July reflections

Molly in Florence, with Tuscan hills and architecture behind.

Hello again!

July seems to have passed quickly, thanks to travelling, working and packing to move out next month. I’ve been chipping away at larger projects and stepping away from my laptop more often during evenings and weekends. I’m feeling focused and content.

The summer break from MA classes and essays has given me more time for personal reading. I’m enjoying Fierce Conversations: Achieving Success at Work & In Life, One Conversation at a Time. If you’re put off by the seemingly corporate title, I recommend giving it a chance. Susan Scott’s book contains reflective exercises for defining what your version of success looks like. It offers useful tools for holding necessary, thoughtful conversations with partners, managers and other key people.

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Talking wellness and work with Natasha Lipman, chronic illness blogger and podcast host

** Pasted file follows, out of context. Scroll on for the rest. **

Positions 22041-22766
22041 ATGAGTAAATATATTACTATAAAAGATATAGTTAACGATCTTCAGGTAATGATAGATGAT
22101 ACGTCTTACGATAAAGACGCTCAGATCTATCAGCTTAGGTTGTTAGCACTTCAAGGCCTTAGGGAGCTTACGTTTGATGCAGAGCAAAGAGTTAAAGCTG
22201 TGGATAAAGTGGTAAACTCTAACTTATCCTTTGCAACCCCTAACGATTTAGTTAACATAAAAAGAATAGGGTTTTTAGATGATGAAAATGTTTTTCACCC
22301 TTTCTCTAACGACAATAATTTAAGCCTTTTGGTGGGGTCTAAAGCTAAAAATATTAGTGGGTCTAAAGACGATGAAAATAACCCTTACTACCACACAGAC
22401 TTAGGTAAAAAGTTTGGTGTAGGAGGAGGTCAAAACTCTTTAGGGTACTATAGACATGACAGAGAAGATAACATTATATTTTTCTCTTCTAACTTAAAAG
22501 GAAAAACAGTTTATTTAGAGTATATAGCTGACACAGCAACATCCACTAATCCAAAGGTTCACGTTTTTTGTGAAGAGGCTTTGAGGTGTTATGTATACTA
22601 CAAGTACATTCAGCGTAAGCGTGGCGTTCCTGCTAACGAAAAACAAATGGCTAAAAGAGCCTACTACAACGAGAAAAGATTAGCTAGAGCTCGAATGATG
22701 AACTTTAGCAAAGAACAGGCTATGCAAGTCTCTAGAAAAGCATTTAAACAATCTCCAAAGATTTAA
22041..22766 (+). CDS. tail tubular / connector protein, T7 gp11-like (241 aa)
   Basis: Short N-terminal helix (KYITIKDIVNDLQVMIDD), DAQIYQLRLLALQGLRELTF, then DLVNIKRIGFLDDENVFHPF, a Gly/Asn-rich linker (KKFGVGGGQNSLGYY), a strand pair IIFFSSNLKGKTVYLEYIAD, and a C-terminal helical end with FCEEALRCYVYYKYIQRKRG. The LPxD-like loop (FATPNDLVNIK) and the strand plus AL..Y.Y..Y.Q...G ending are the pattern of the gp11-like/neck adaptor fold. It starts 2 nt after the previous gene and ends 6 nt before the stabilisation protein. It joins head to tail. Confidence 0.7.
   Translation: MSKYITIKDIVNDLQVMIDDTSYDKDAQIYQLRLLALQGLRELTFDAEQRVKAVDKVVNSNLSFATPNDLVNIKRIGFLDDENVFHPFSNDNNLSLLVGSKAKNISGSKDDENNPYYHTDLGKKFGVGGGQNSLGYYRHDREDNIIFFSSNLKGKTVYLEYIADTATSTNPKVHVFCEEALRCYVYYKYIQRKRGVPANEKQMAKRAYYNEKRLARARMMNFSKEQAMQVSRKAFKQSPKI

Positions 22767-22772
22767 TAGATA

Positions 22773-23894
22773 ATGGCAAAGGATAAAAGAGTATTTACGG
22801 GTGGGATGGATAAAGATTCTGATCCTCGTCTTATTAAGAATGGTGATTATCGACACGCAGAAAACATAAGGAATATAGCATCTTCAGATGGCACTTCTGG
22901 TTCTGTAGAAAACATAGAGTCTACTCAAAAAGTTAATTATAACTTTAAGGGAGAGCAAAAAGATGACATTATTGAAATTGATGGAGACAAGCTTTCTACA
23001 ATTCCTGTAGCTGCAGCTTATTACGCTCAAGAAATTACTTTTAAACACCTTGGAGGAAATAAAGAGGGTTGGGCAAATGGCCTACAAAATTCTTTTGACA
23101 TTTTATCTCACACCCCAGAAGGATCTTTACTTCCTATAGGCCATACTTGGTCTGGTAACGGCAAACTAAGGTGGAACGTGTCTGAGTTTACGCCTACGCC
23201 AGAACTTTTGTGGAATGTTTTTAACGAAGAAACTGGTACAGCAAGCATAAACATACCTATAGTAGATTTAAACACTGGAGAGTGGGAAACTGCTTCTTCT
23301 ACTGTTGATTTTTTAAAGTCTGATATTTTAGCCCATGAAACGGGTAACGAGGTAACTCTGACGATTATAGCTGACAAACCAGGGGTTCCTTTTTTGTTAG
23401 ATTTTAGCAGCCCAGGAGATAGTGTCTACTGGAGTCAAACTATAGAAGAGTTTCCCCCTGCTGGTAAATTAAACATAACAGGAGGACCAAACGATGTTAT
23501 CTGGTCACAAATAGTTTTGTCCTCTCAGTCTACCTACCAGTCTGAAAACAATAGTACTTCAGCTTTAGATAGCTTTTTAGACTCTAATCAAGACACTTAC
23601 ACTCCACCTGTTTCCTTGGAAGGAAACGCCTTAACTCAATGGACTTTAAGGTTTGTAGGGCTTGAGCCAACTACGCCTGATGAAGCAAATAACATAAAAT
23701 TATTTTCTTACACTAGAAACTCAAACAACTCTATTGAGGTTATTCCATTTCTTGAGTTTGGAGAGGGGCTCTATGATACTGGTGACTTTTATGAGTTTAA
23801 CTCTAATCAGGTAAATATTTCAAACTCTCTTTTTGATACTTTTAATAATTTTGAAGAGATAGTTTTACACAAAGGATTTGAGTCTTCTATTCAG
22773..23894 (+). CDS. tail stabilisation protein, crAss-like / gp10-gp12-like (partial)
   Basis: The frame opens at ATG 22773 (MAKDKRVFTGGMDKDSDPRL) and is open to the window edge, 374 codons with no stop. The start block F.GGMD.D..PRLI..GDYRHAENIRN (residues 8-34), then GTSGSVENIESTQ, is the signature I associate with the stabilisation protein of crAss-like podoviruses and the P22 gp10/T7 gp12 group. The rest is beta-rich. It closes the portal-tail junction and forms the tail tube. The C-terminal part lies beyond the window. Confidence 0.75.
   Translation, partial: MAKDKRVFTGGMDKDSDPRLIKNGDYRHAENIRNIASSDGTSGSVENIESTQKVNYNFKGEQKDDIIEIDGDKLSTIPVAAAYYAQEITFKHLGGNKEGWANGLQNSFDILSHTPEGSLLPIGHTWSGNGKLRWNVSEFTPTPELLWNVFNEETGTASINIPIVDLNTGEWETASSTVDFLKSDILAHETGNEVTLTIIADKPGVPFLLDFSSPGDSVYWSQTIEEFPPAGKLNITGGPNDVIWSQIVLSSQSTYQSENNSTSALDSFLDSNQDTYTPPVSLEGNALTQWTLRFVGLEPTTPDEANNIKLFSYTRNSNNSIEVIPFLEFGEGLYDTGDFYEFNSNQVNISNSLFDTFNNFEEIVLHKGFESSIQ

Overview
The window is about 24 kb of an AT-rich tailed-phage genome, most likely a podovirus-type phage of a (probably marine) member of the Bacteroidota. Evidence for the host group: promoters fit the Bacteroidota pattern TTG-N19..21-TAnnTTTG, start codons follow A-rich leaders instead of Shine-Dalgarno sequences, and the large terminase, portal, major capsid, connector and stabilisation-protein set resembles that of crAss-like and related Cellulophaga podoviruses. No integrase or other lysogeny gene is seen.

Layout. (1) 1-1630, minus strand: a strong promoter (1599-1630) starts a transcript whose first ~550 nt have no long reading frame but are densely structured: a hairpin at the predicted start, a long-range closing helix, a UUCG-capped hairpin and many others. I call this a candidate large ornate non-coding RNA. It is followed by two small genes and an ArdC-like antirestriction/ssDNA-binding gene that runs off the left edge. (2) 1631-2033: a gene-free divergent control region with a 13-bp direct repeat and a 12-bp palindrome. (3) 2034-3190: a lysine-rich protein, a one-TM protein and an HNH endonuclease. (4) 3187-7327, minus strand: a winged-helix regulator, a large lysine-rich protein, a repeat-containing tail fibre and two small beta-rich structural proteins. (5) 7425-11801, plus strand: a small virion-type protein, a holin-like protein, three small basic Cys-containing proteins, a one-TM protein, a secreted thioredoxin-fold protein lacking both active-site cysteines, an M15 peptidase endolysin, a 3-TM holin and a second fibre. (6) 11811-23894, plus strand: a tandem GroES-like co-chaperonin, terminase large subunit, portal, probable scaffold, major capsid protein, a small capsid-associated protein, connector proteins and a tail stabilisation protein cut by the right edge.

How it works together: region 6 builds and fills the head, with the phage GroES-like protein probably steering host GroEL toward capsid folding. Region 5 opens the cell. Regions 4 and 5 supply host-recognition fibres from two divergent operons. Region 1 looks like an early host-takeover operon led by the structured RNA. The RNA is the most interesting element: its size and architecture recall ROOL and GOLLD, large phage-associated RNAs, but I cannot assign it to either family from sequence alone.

Natasha Lipman, Chronic Illness Blogger and Podcast Host.

I’m thrilled to be publishing this interview with Natasha Lipman, blogger, podcast host and freelance writer / website designer / social media manager. Natasha suffers from Ehlers-Danlos Syndrome, Postural Orthostatic Tachycardia Syndrome, Histamine Intolerance and ME. She regularly shares insights into life and work with chronic illnesses.

Molly: I started following your blog in 2014/15, when it was still called Nutritiously Natasha. What first led you to writing about your experiences online?

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Talking social impact and style with Sarah Beckett, co-founder of Birdsong

The Support Your Sisters Tee by Birdsong London.

I recently had the pleasure of interviewing Sarah Beckett, co-founder of Birdsong, a London-based ethical fashion brand. Birdsong’s mantra of ‘no sweatshops, no photoshop’ is one I’m definitely on board with. The team works with a range of women’s groups and young designers to create sustainable, socially impactful pieces. I’ll let Sarah share the rest.

Molly: What led you, Sophie and Ruba to set up Birdsong?

Sarah: We all did the Year Here programme in 2014. Year Here is a postgraduate programme for young people who are interested in social change. It gives you a range of experiences in the social sector and you have to build solutions to problems along the way. We all had different experiences, but shared interests. Sophie had already been involved with lots of women’s activism.

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